Washington Outdoors Report August 6th

by John Kruse, August 04, 2021

Thanks to the covid pandemic people are recreating outdoors like never before and one of the most popular activities for outdoors enthusiasts whether they be novices or veterans is hiking! While some don’t mind crowded trails many of us hike into the wilderness to enjoy the solitude the experience can give us. With that in mind, here’s some ideas for hikes this summer that will get you away from those crowds.

HIKE MID-WEEK – This one’s a no-brainer. Hiking Monday through Thursday you are going to find a lot less folks on the trail than the weekend. Getting an early morning start can help as well, especially if you want to beat the summer heat.

BACKPACK IN AND STAY THE NIGHT – The vast majority of hikers are day hikers. With that in mind consider an overnight trip. Load up your backpack and hit the trail in the late afternoon when most hikers are returning (or have returned) back to the trailhead. Even if you don’t backpack in a long way, you’ll likely enjoy an evening of solitude at a forested campsite but if you really want to leave the crowds behind, go on a multi-day trip. Just stay off trails like the Pacific Crest Trail, which tends to be very crowded these days. Speaking of which….

AVOID THE MARQUEE HIKING DESTINATIONS – Let’s face it, some of our trails are being loved to death. Exhibit A – The Enchantments south of Leavenworth in the Alpine Lakes Wilderness. Demand for overnight permits is off the charts and every day of the week (all the way through September) you’ll find completely full parking lots at trailheads and no ability to park outside of them without getting ticketed or towed.

This situation is not limited to the Enchantments; other popular hiking destinations include Lake Valhalla, Heather Lake and Pete Lake in the Central Cascades, Silver Falls west of Entiat, Barclay Lake and Lake 22 west of the Cascade Crest and the Horsethief Butte Trail in the Columbia River Gorge. These are just of the few perennially crowded hiking trails in our state, though most are not nearly as crowded on any random day as just about any trail you’ll find in Mount Rainier or Olympic National Park.

LESS FLASHY DESTINATIONS – Try looking for destinations that fly under the radar. Trails that follow streams instead of heading to lakes are often less crowded. Ingalls Creek off the Blewett Pass Highway and the Icicle Creek Trail at the very end of the Icicle River Road are both trails I’ve enjoyed many times while only seeing a few fellow hikers each time.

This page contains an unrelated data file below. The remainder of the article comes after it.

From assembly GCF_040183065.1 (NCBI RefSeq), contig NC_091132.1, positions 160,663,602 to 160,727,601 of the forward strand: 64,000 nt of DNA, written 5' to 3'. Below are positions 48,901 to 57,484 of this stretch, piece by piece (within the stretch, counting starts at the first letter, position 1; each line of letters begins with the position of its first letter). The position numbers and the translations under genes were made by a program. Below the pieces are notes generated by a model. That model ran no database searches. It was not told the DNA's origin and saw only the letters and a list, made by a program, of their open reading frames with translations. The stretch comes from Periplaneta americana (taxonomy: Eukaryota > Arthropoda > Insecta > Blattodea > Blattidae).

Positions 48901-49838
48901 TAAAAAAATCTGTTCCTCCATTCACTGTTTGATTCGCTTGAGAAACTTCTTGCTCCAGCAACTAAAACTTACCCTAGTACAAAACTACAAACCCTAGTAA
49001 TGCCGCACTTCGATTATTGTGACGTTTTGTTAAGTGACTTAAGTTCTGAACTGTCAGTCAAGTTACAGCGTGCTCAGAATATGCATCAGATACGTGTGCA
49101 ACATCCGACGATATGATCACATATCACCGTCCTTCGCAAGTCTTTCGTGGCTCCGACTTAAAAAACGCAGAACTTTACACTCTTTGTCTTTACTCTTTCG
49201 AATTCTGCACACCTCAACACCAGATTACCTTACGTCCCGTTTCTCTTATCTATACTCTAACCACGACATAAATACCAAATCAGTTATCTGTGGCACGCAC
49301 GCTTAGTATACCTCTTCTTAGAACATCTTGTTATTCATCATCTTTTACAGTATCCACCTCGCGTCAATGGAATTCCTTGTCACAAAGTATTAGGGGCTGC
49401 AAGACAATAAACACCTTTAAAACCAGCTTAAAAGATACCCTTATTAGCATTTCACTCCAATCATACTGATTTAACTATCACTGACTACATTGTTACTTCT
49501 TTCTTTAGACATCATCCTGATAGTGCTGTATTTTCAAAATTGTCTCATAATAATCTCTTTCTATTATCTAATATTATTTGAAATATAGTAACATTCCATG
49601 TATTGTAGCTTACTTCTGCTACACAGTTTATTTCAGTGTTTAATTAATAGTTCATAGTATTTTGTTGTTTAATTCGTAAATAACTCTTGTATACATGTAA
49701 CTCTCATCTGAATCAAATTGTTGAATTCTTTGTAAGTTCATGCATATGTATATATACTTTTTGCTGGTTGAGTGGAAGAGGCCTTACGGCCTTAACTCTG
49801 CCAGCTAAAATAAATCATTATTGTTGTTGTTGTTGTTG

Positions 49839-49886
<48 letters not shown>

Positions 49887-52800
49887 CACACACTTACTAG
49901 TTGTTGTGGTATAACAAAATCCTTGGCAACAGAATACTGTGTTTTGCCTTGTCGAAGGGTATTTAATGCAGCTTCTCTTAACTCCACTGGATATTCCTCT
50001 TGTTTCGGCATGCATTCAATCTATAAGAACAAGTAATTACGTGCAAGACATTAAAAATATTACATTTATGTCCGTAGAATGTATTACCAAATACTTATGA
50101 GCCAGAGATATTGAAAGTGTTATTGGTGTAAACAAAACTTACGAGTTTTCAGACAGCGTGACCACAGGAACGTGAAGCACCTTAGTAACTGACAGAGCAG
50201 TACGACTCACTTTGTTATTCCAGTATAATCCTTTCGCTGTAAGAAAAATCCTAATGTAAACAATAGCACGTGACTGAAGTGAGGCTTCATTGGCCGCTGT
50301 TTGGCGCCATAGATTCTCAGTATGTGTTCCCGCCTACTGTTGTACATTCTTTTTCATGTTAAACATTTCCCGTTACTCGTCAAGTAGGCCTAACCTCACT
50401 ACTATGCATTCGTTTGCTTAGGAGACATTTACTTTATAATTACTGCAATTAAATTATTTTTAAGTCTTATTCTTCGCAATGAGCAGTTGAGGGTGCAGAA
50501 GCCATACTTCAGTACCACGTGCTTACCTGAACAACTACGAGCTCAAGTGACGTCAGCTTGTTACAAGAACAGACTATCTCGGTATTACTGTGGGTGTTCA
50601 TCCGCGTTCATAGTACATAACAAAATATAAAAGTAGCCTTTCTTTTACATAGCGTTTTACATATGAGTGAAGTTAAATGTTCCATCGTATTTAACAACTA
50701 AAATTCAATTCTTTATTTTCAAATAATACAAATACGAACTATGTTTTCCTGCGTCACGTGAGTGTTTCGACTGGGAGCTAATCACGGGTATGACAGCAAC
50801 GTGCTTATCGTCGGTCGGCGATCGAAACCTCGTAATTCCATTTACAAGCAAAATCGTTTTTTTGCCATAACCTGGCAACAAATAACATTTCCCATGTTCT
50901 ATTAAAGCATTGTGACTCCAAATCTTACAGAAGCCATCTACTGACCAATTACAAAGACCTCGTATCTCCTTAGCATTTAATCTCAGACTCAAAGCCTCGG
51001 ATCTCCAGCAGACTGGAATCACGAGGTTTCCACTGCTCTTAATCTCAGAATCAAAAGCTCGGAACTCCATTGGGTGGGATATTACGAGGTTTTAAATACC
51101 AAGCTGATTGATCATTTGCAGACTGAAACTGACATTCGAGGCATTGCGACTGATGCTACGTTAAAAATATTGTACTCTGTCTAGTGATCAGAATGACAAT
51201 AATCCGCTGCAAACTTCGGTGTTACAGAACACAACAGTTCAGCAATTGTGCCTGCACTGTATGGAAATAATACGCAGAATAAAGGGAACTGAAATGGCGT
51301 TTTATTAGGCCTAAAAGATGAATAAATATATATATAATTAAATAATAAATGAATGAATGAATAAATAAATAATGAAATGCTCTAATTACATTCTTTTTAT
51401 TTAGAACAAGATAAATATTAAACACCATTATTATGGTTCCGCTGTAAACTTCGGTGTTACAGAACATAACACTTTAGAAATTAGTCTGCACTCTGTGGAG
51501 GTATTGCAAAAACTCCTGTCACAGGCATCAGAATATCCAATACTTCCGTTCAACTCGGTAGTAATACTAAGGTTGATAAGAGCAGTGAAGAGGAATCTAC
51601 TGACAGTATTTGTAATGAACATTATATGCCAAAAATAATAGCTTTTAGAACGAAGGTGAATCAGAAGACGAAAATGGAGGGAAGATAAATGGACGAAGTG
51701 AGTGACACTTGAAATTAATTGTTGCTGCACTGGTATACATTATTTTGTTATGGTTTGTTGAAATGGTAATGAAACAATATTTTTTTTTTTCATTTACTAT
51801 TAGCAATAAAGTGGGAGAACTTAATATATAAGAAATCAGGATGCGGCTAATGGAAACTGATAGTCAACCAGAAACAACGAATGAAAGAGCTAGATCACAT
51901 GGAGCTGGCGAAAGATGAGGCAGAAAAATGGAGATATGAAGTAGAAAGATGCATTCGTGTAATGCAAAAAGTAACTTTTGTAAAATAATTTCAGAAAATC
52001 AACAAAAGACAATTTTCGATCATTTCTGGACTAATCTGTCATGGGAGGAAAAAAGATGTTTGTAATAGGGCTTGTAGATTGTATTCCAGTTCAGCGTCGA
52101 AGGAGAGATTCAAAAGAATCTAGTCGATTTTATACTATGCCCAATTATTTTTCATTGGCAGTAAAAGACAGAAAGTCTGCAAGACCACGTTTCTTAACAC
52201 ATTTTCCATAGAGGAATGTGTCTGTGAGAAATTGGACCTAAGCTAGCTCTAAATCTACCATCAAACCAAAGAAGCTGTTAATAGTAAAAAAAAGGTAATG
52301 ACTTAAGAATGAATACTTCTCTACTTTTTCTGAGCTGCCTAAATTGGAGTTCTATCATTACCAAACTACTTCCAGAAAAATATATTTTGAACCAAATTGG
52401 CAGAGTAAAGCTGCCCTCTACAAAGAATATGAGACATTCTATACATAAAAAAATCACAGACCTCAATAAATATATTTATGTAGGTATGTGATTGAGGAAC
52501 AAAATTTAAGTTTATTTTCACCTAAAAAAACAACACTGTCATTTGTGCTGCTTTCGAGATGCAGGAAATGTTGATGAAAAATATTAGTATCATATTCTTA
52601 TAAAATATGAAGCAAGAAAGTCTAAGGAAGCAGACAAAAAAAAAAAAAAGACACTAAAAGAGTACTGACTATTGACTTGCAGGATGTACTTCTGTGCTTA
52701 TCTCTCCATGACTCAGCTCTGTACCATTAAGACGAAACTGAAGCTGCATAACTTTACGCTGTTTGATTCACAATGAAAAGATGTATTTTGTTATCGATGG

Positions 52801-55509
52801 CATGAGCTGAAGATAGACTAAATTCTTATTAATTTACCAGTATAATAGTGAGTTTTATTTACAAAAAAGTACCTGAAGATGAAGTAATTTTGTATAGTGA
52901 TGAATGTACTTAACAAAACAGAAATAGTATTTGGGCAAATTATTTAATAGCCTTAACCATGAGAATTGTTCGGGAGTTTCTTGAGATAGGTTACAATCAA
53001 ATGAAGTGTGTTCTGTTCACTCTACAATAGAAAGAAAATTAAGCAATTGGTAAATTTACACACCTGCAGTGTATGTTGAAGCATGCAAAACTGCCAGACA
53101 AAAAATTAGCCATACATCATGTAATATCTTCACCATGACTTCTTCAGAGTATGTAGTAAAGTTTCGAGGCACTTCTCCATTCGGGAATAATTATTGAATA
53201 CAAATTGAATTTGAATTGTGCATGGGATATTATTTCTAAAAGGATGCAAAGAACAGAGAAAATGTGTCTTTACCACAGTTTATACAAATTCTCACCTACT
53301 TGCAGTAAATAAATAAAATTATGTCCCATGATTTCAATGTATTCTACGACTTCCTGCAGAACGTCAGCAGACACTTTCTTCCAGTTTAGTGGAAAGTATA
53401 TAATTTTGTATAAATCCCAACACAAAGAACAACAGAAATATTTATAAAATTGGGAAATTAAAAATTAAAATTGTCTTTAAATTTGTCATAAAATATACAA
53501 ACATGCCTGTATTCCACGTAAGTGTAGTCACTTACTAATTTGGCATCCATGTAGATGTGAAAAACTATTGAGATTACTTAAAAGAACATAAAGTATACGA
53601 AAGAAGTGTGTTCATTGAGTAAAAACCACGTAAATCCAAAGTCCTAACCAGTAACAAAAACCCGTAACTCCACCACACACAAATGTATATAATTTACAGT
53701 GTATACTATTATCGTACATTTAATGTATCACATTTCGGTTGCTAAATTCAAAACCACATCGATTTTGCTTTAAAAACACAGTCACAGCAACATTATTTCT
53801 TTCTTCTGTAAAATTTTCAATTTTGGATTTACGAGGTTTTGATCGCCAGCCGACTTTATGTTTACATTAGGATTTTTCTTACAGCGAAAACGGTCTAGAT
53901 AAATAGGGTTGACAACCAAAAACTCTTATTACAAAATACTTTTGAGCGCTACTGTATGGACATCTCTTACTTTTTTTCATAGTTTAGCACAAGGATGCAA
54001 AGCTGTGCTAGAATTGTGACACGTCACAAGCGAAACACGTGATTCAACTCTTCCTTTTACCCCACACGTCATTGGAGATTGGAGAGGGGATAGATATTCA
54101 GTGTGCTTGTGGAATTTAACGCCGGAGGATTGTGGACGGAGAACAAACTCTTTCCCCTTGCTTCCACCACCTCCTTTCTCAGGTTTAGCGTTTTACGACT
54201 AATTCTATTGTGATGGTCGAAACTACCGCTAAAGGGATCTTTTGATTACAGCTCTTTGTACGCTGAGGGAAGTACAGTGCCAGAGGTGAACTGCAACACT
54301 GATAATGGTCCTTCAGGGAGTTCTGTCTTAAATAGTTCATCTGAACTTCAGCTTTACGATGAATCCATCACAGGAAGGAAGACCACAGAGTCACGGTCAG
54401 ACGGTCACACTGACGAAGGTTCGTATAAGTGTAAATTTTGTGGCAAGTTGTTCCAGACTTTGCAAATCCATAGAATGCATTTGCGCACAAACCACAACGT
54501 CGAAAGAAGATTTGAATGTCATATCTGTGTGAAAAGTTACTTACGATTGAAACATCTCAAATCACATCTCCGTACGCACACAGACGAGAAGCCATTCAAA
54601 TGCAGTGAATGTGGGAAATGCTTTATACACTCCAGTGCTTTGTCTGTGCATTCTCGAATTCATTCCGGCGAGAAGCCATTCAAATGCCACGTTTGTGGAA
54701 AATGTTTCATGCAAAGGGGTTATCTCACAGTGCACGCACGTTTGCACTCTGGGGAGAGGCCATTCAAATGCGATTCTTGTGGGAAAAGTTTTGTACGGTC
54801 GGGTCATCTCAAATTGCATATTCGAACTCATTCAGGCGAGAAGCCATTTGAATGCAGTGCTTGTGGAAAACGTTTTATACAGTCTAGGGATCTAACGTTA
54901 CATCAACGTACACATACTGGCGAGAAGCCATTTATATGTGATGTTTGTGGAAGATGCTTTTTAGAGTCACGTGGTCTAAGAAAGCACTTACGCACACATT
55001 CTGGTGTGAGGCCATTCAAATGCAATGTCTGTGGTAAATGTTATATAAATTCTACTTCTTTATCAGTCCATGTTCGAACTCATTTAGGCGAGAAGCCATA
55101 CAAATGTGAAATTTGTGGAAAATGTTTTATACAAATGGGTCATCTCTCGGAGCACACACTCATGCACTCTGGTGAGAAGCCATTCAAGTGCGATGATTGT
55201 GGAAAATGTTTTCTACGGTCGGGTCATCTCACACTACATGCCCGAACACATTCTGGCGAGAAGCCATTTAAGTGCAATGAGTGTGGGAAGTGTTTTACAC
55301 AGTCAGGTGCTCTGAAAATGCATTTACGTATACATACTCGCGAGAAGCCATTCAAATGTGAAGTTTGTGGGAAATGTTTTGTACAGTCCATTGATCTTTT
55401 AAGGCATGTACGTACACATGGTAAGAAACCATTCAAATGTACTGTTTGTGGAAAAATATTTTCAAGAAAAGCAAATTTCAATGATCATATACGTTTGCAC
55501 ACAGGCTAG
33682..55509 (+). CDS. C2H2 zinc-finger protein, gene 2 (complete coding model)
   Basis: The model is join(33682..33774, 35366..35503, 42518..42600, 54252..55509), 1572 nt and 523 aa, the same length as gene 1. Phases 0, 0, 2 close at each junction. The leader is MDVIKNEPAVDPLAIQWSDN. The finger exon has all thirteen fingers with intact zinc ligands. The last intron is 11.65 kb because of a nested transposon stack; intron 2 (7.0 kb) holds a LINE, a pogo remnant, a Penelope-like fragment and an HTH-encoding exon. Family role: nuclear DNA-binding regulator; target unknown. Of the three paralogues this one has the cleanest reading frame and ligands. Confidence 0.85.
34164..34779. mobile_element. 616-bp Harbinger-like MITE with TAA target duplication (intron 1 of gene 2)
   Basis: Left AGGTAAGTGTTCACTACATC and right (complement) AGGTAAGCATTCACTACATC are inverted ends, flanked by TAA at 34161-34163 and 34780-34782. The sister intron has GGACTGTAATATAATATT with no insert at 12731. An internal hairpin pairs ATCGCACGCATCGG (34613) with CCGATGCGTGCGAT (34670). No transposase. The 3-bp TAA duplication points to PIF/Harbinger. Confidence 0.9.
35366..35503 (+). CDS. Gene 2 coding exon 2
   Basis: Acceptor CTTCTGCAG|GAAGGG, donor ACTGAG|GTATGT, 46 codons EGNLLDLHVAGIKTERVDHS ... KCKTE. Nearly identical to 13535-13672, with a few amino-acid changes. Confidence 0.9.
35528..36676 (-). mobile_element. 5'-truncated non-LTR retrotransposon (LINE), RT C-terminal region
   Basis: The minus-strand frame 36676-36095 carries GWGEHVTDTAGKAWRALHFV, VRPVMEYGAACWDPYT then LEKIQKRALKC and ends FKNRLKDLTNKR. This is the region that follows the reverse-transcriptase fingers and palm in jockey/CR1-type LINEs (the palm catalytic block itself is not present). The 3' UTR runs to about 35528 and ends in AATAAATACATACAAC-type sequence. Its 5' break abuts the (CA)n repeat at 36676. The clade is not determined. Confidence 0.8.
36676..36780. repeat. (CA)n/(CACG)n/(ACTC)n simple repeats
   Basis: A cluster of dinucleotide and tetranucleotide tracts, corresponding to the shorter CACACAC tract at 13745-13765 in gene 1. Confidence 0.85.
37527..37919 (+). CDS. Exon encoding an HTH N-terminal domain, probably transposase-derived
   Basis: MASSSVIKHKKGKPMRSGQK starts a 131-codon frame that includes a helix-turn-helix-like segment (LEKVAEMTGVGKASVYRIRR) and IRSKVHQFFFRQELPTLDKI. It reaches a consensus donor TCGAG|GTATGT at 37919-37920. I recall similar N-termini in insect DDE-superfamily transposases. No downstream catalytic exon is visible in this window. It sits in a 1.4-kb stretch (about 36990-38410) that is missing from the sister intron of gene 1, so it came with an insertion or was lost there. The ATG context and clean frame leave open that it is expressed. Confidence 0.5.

OTHER PUBLIC LANDS – Another option is to consider hikes outside of our national forests and wilderness areas. There are a number of trails on bureau of land management land in Eastern Washington worth exploring, and also on several national wildlife refuges. Trails found at the Toppenish, Turnbull, Columbia and Little Pend Oreille National Wildlife Refuges offer not only uncrowded experiences in the summer, but also the chance to see lots of wildlife. Another option to consider are our state wildlife areas. Managed by the Washington Department of Fish and Wildlife, they are often crowded during hunting season but in the summer many of them are empty of any visitors and like the national wildlife refuges, offer great chances to experience solitude and wildlife.

BE MINDFUL OF CLOSURES – Do keep in mind all state wildlife areas are only open during the day because of fire danger and no shooting or smoking (outside of your vehicle) is allowed. A reminder as well that all Washington Department of Natural Resource lands east of the Cascade crest are closed until further notice due to high fire danger. The Umatilla National Forest in Southeast Washington and Northeast Oregon also remains closed to all access as well for the same reason. When those areas reopen though, they will definitely be worth exploring.

BE PREPARED – Last but not least, be prepared to help not only yourself, but some of the enthusiastic but completely unprepared people who are giving hiking a go for the first time. In addition to carrying the “ten essentials” for wilderness survival, you might want to bring along a few extra first aid supplies and water too. You just might run across someone who needs them.

John Kruse – www.northwesternoutdoors.com and www.americaoutdoorsradio.com

1. The trail along Ingalls Creek off the Blewett Pass Highway – J. Kruse


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